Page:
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- On September 24, 2010
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Mina Ahadi and Maryam Namazie
24 September 2010
Larry King’s overly cordial interview with Mahmoud Ahmadinejad failed to press the head of a repressive Islamic Republic of Iran on many issues raised, including on the Iran stoning case of Sakineh Mohammadi Ashtiani.
When asked about the stoning case, Mahmoud Ahmadinejad replied: ‘This lady’s case has not been completely examined yet. No verdict has been issued yet. She is accused of being — of murdering her husband. And I don’t think in the world if someone is accused of murdering their husband, people would pour on the streets and rally in support of her.’ Without correcting the facts on the case, King then went on to say: ‘If they were going to stone her, they would.’ Ahmadinejad then said: ‘She has been accused of the murder of her husband. There is no verdict issued. No verdict, no sentence has been passed… And it is not about a stoning case at all. There’s no stoning sentence here at all. A person in Germany made this claim, which was untrue. Our judiciary also said it was a false statement.’
Given the public outcry against stoning, it is understandable why Ahmadinejad prefers to lie on the issue.
In fact, however, a number of government officials have confirmed and defended the stoning sentence. In an interview on 8 September, Foreign Ministry Spokesman, Ramin Mehmanparast, said that Ms Ashtiani’s stoning sentence was under review by the Supreme Court. In July 2010, Mohammad Javad Larijani, head of the Human Rights Department of the Islamic Republic of Iran’s Judiciary, told IRNA state news agency that stoning is in the Islamic Republic’s constitution and therefore the law. He went on to say that Ms Ashtiani’s case has gone through the routine procedures and that there is no ambiguities surrounding it. He added that protests would not affect judges or the execution of sentences since stoning is part of the sacred Sharia of Islam. Also in July, Malek Ajdar Sharifi, the top judicial official in the province where Ashtiani was convicted, said the verdict has been halted due to humanitarian reservations and upon the order of the judiciary chief, and would not be carried out for the moment.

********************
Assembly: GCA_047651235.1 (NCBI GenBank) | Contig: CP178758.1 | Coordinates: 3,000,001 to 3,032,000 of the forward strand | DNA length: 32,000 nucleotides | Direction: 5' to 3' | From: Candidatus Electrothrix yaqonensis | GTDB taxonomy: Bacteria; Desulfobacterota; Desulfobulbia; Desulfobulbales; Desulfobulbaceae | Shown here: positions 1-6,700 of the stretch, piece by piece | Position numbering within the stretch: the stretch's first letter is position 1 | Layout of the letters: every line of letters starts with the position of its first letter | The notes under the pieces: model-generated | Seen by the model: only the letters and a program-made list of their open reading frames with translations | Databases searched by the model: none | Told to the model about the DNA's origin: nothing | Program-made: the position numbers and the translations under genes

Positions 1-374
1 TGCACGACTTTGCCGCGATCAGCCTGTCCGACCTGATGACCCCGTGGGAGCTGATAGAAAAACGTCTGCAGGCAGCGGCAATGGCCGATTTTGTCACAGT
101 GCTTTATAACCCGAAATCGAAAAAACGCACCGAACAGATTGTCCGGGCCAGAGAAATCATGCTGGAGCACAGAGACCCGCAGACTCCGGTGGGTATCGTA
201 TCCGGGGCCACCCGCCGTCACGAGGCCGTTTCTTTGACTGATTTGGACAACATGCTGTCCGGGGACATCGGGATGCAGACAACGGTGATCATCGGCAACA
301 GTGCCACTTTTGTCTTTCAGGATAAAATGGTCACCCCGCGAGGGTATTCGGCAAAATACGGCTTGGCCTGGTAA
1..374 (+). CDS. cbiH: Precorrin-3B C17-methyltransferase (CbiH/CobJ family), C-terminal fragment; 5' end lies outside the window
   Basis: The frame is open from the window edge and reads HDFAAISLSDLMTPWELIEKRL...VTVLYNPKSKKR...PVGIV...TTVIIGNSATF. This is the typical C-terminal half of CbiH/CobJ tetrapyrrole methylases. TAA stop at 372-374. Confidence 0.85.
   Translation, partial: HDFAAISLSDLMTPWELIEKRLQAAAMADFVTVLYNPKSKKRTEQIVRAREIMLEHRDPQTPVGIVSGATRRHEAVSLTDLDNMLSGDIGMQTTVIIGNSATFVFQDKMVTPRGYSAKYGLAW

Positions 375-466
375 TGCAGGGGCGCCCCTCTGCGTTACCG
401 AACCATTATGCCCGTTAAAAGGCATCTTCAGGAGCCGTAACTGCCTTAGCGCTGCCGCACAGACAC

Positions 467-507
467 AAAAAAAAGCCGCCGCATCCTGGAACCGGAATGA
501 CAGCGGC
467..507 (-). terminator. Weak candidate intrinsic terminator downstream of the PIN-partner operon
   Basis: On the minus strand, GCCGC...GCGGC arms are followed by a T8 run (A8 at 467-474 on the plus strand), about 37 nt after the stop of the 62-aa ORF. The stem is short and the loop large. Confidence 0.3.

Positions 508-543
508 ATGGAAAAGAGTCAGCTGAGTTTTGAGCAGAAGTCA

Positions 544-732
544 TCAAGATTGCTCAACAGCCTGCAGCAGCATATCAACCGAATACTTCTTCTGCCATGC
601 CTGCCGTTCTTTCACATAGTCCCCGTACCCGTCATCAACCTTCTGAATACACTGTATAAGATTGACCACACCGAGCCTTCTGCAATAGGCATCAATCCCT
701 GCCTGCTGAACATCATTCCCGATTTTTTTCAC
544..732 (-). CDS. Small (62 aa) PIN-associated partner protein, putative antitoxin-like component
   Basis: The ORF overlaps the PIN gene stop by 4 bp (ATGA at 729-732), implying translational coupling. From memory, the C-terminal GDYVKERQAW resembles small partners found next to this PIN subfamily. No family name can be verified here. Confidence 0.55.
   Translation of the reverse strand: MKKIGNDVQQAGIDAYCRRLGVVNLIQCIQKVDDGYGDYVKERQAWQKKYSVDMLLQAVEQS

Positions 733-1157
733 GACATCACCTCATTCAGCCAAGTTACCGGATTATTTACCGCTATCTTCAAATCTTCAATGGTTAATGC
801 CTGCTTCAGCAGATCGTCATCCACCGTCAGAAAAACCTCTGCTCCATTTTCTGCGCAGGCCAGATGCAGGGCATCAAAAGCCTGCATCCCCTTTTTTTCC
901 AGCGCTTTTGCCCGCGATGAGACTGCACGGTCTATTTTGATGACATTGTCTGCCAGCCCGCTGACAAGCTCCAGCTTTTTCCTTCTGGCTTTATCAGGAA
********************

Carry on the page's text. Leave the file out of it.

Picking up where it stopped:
Furthermore, the International Committee against Stoning has provided the actual court verdict sentencing Sakineh Mohammadi Ashtiani to death by stoning. In the Judgement (ref no. 38 – 85/6/19, dated 10 September 2006, Case reference number: 94 – 84/6 Province Criminal [Court], Reference number of the Head Penal Office: 237 – 84/11/18) the plaintiff is listed as the ‘Honourable Prosecutor of the General and Revolutionary Court of Tabriz’, the accused is listed as ‘Mrs Sakineh Mohammadi Ashtiani, daughter of Asqar, of Tabriz address (Tabriz Prison)’ and the charge is listed as ‘Adultery [Zena-ye Mohseneh’]. Court documents can be found here.
Additionally, Ms. Ashtiani has been acquitted of murder. Even the man convicted of her husband’s murder has not been executed. In Iran, under Diyeh laws, the family of the victim can ask for the death penalty to be revoked. Ms Ashtiani’s son explains why he and his 17 year old sister spared the man’s life in an interview saying: ‘He is the father of a little girl who is three years old, who cried many tears before us. We, my sister and I, did not want to be the cause of his execution.’
Clearly the regime hopes to brand Ms Ashtiani a murderer in order to push back the immense international campaign in her defence. This, however, is unlikely given the outrage surrounding this case in particular and the barbaric practice of stoning in general. This is largely due to Ms Ashtiani’s children who pleaded for international support when she was to be imminently stoned to death and Mina Ahadi who is referred to by Mahmoud Ahmadinejad as a ‘person in Germany.’ Mina Ahadi accepts Ahmadinejad’s ‘accusation’ with pride.
Larry King and Christiane Amanpour: You have interviewed Mahmoud Ahmadinejad. Now why don’t you interview Mina Ahadi and Sajjad Ghaderzadeh for the truth on Ms Ashtiani’s case, stoning and the regime in Iran?
1. You can see the video of the Larry King interview here.
2. For more information, contact: